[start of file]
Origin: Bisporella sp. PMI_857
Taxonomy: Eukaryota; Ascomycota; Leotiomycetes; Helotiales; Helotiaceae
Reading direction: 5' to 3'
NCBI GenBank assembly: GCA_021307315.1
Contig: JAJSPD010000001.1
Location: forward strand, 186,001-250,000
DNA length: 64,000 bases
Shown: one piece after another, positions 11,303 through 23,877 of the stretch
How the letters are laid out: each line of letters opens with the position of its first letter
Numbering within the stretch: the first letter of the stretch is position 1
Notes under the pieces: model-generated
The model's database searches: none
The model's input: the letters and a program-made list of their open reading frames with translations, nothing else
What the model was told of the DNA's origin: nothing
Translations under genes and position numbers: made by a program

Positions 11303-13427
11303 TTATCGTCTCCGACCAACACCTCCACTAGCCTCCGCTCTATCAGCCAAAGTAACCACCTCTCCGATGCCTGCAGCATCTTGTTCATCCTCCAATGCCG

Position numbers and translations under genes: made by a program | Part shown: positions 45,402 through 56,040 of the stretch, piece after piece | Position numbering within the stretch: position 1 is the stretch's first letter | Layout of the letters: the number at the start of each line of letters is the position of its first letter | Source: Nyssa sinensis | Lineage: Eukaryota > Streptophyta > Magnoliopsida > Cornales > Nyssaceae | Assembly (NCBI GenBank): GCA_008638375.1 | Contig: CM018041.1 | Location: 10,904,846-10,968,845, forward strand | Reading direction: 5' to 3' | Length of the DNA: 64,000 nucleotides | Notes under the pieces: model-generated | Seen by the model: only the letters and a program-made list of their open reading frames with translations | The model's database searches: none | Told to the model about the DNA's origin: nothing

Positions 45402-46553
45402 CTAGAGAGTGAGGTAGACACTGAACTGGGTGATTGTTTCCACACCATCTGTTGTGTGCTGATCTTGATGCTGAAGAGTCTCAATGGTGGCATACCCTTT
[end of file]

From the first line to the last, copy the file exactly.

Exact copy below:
Origin: Bisporella sp. PMI_857
Taxonomy: Eukaryota; Ascomycota; Leotiomycetes; Helotiales; Helotiaceae
Reading direction: 5' to 3'
NCBI GenBank assembly: GCA_021307315.1
Contig: JAJSPD010000001.1
Location: forward strand, 186,001-250,000
DNA length: 64,000 bases
Shown: one piece after another, positions 11,303 through 23,877 of the stretch
How the letters are laid out: each line of letters opens with the position of its first letter
Numbering within the stretch: the first letter of the stretch is position 1
Notes under the pieces: model-generated
The model's database searches: none
The model's input: the letters and a program-made list of their open reading frames with translations, nothing else
What the model was told of the DNA's origin: nothing
Translations under genes and position numbers: made by a program

Positions 11303-13427
11303 TTATCGTCTCCGACCAACACCTCCACTAGCCTCCGCTCTATCAGCCAAAGTAACCACCTCTCCGATGCCTGCAGCATCTTGTTCATCCTCCAATGCCG

Position numbers and translations under genes: made by a program | Part shown: positions 45,402 through 56,040 of the stretch, piece after piece | Position numbering within the stretch: position 1 is the stretch's first letter | Layout of the letters: the number at the start of each line of letters is the position of its first letter | Source: Nyssa sinensis | Lineage: Eukaryota > Streptophyta > Magnoliopsida > Cornales > Nyssaceae | Assembly (NCBI GenBank): GCA_008638375.1 | Contig: CM018041.1 | Location: 10,904,846-10,968,845, forward strand | Reading direction: 5' to 3' | Length of the DNA: 64,000 nucleotides | Notes under the pieces: model-generated | Seen by the model: only the letters and a program-made list of their open reading frames with translations | The model's database searches: none | Told to the model about the DNA's origin: nothing

Positions 45402-46553
45402 CTAGAGAGTGAGGTAGACACTGAACTGGGTGATTGTTTCCACACCATCTGTTGTGTGCTGATCTTGATGCTGAAGAGTCTCAATGGTGGCATACCCTTT